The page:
(Editor's Note: This article was originally published on March 30, 2009. Your comments are welcome, but please be aware that authors of previously published articles may not be able to promptly respond to new questions or comments.)

Planning ahead

Before you can even start scratching the cabin fever itch, you must figure out your area's predicted last frost date. A few good resources for ascertaining this elusive date are:

Victory Seed Last Frost Date


Colorado specific

Don't forget though, that these are only averages of past recorded data. There is no guarantee that the dates will hold true. There is often several dates given, each corresponds to a certain probability like 50% or 90% accuracy.


The Inevitable Seedbox Organizing Event

While you're in the planning stages, go through your seed box and become a little more organized. Go through your seeds and decide which ones you really want to start. Divide them into several groups: winter sowing, seeds that need to be started in the garden, seeds that need to be started 8 to 10, 4 to 6,or 2 to 3 weeks before last frost, and annuals that you just want to direct sow. This is a late January ritual for me and I place each group into a labeled zippered plastic bag for easy access.

Growing season

Another variable to take into account is your average growing season. That is, how many frost free days will your area have from spring to fall. While a lot of times this won't necessarily matter, like with perennials, you can bet that your plants won't all make as many leaps and bounds as they might in more temperate areas like the south or in California.

Growing season varies wildly within even proximally close locations in the Rocky Mountains. Where I live, Colorado Springs, the average growing season is 152 days, while a two hour drive southwest to Alamosa will net you a loss of 57 days to grow (95 days frost free) [1]. Unlike you might predict, Calgary's (Alberta, Canada) growing season is reported to be anywhere from 150 to 170 days[2]. How could it be that someone in zone 3 has the same growing season as I do in zone 6? Ah, the Rockies...

Mark the Calendar

Once you know these very important dates (last frost and predicted growing season), you can then begin to plan which seed you can and want to start. Physically marking a calendar with these dates can be helpful when planning seed starting. For most seeds, you can find a recommended start "date" that you can correspond with your growing calendar. For example, on the back of the seed packet of the Whipple's Penstemon I want to start this year, it is recommended that I start them 8 to 10 weeks prior to last frost date. I can count backwards from my last frost date to find out which week I should start this seed. In my area, depending on how optimistic I am (aka idiotic, idealistic, impractical), the date could be March 6 (10 weeks from the 50% date of May 15) or April 6 (8 weeks from the safer frost free date of June 1). A month leeway creates some opportunity for calamity, but if my seed starting operations are up to par, a little fudge time is okay.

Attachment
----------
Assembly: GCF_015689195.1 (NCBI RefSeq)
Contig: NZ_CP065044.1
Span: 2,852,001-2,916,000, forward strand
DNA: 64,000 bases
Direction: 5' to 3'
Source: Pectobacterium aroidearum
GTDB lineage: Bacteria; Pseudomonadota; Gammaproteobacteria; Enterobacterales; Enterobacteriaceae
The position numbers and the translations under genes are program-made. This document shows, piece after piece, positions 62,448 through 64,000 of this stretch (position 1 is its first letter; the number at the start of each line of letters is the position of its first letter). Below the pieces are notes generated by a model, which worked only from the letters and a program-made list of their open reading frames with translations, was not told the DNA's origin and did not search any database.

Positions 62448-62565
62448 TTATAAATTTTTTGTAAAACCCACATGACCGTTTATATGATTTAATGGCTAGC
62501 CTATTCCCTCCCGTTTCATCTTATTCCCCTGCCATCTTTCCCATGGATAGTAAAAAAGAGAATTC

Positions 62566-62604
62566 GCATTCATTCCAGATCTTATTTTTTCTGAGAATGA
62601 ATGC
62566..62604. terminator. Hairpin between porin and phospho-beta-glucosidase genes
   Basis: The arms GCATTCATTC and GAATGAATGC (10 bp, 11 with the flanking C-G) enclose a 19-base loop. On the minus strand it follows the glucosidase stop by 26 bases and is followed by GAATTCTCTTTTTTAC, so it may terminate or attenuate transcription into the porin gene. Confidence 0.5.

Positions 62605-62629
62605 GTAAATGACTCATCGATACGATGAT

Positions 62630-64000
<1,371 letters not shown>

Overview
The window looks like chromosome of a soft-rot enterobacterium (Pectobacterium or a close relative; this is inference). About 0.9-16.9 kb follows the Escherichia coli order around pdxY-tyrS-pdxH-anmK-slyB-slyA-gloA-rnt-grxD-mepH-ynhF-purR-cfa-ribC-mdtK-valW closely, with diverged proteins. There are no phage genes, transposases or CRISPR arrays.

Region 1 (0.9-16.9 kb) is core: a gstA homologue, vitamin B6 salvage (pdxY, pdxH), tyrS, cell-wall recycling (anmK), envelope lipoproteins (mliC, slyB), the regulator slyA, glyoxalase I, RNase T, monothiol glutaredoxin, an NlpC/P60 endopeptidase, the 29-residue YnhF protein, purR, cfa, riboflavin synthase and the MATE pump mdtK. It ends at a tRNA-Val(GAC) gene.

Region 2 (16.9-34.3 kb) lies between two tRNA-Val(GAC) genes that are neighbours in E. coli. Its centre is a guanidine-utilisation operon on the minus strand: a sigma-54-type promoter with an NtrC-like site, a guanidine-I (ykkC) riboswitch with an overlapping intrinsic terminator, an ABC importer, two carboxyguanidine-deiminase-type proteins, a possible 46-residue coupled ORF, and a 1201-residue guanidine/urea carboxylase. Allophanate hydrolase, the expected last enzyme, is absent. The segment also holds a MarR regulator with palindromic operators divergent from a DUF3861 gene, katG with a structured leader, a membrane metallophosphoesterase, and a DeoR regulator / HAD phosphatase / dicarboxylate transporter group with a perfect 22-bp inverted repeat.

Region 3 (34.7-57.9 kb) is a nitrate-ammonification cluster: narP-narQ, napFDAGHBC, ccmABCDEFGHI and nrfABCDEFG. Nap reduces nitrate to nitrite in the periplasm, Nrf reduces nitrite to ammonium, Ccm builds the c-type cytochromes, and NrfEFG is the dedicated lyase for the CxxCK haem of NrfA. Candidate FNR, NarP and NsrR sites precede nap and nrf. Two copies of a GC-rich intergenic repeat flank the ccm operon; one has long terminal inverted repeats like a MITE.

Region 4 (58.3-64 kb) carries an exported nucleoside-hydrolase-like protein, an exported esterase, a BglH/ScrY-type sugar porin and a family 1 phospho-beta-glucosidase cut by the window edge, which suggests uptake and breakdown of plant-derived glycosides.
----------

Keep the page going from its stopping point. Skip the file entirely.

If you are pausing with shock about not being able to start seeds until April 6, you are not alone. Patience has been one of my hardest learned lessons since moving to the Rocky Mountains. Last year it was crispy-cold tomato seedlings, the year before it was my whole seedling stock. I'm learning, if not slowly. Patience my friends: no one likes leggy, stunted or frozen seedlings.

While you're in your new seed starting calendar, why don't you go ahead and mark a few more important dates. Obviously mark the predicted last frost and first frost for the fall; if you know the last and first frost dates from last year maybe you should mark that, too. Mark down when you plan to start each batch of seeds: 8 to 10 weeks, 4 to 6 weeks, and 2 to 3 weeks. This will serve as a good reference tool when you are chomping at the bit later in spring.

The Hard Part

Nothing you've done so far is different than any other growing area, besides the gasps and pants in yearning for an earlier last frost date. Now the hard part begins.

More often than not, it's not the cold climate that does our plants in; it's the dry air, up and down temperatures, and wind that will spell the swift end especially for delicate seedlings.

Dry Air: In the Rockies, the frigid temperatures and dry air (ranging from 15% to 60% humidity)[3] lead to some chapped skin and some inhospitable conditions for seed starting. Not only is it hard to maintain a constant, heated atmosphere within a home, it is also nearly impossible to keep up humidity levels for burgeoning seedlings. Rarely will you have problems with damping off; more likely you'll struggle with keeping germinating seeds moist. Once seeds germinate, it is a daily struggle to keep up with transpiration to create healthy seedlings.

Be careful to check on the growing seedlings everyday, providing moisture through bottom watering and spraying them with a fine mist to increase the humidity. You can use plastic domes or plastic wrap to create a more affable environment for your seedlings. As the seedlings grow, make sure you allow them to have some circulation and natural air.

Temperatures: I don't know about you, but I have a hard time keeping my house at a steady temperature. With all the variation outside: it's -2 F one day and 46 F the next, my poor heater can't tell which way is up. A lot of seeds like a specific temperature to germinate, whether it is cold or warm, being able to monitor temperatures during germination will put you ahead of the game. Using seedling heat mats and thermostats will help you provide steady temperatures for your seeds.